(1) http://www.freedompost.org/islam/deception/common-taqiyya-or-islamic-lies-and-deceptions-by-muslims.html

    • Replies: @MEexpert
  16. Really sure that Jamal Khashoggi was murdered in the KSA embassy?
    No body, no crime.
    The evidence comes from black & white video footage, courtesy of Turkish intelligence’s [intelligence, trained in deception and distraction] undiplomatic monitoring of the outside of the KSA embassy. People carrying trash bags, that we are told contain body parts.
    Jamal Khashoggi was a CIA foreign asset. We should care about him, why? The CIA is among the worst agencies in the USA. They do evil at home and abroad.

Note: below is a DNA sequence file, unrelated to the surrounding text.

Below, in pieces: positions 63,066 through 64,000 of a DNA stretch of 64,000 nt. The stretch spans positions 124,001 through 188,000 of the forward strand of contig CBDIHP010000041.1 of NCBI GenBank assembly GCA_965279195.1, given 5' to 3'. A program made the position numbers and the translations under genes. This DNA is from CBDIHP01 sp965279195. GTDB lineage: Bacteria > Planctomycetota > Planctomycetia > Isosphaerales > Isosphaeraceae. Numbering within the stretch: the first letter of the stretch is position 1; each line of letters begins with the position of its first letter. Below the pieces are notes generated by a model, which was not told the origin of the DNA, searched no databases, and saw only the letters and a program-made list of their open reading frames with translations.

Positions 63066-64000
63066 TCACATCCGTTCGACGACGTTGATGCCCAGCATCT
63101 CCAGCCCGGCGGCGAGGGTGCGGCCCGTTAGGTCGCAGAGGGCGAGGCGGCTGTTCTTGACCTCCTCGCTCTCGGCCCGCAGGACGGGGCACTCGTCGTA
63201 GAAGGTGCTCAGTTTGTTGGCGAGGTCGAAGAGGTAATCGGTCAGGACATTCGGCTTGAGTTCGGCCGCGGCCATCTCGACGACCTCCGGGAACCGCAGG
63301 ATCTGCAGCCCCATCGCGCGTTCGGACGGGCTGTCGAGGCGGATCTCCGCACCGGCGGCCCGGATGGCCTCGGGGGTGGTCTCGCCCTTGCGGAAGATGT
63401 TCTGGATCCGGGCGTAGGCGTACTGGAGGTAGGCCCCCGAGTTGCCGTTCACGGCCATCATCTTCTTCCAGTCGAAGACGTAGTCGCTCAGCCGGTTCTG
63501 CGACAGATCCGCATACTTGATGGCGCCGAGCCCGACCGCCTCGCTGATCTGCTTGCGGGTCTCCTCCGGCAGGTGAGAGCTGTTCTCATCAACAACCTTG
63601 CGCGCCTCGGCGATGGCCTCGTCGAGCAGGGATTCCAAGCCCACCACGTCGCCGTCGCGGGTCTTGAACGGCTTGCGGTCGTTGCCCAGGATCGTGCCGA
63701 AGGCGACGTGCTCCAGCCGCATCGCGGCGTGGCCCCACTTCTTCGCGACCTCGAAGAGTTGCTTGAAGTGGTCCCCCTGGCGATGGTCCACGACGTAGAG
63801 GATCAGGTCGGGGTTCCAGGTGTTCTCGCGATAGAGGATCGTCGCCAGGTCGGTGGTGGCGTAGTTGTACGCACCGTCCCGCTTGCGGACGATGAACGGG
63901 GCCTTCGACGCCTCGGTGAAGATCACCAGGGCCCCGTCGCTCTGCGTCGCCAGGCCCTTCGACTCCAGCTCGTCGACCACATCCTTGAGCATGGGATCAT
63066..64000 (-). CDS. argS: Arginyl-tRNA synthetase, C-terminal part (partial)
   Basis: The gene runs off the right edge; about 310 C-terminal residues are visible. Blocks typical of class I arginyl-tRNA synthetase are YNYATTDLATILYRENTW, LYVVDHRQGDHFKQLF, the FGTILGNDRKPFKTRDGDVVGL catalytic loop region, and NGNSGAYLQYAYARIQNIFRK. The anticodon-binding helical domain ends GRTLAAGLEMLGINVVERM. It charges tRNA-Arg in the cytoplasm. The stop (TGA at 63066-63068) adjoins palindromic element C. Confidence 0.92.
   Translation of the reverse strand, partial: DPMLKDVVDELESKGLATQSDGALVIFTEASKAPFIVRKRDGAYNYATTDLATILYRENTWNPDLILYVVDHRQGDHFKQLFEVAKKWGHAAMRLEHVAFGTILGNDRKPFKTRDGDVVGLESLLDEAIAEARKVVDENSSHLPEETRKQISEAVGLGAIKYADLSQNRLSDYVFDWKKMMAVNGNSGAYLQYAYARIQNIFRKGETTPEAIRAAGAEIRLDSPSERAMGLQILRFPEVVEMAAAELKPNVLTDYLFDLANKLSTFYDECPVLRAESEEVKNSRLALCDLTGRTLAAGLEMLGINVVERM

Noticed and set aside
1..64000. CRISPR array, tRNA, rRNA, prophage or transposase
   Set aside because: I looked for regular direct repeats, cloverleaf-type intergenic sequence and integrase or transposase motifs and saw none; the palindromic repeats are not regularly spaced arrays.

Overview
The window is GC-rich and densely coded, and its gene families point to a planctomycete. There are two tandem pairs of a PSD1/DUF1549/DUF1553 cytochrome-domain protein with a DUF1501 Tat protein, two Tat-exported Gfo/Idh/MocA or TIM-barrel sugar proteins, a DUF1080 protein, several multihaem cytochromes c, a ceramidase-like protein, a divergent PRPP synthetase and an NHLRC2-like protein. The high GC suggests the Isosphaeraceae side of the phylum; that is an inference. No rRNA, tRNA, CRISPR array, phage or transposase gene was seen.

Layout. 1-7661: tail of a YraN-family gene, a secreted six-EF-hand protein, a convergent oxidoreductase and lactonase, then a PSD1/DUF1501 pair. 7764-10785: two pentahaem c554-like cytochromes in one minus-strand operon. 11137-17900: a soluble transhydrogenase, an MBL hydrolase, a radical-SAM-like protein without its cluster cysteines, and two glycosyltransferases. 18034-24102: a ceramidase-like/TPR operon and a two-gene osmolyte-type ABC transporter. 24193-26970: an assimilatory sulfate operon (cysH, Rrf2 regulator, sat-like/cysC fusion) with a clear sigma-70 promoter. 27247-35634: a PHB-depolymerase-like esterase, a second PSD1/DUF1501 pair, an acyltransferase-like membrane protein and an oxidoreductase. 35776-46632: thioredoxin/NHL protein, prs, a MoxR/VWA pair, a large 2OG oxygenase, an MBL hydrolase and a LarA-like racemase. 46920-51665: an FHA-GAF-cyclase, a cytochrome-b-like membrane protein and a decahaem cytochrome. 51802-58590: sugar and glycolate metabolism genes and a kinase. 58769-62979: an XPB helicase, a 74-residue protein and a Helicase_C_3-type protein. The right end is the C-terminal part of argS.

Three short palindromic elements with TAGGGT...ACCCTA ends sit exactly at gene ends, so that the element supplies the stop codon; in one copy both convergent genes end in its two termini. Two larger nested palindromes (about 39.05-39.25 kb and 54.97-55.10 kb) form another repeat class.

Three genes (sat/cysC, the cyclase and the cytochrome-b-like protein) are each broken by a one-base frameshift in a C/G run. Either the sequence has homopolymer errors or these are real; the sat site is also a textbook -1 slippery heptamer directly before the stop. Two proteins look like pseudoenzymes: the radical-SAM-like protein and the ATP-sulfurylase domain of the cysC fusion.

Back to no body, no crime. No physical evidence. Nothing admissible in a court of law.
    Jamal is related to the deceased global arms merchant, Adnan Khashoggi.

    If one wants to go after the KSA and the House of Saud, go after their war in Yemen or their support for Islamic (Wahhabi) terror. No need for a flimsy story.

    • Agree: byrresheim, Amanda
  17. MEexpert says:
    @A123

    PEACE

    An Israeli talking about peace. Now that is a laugh.

  18. Renoman says:

    Everyone hates the Arabs and has no respect for them, K is just a brick in the wall, nothing will change.

  19. Sean says:

    Jamal Khashoggi may have known something about 9/11/ The top level order for the assassination of Khashoggi should be placed in context. Khashoggi boyhood friend of Osama bin Laden, who was made a hero by Khashoggi’s reporting from Afghanistan. Moreover Khashoggi was right hand man to Turki bin Faisal Al Saud the head of Saudi intelligence until ten days before 9/11/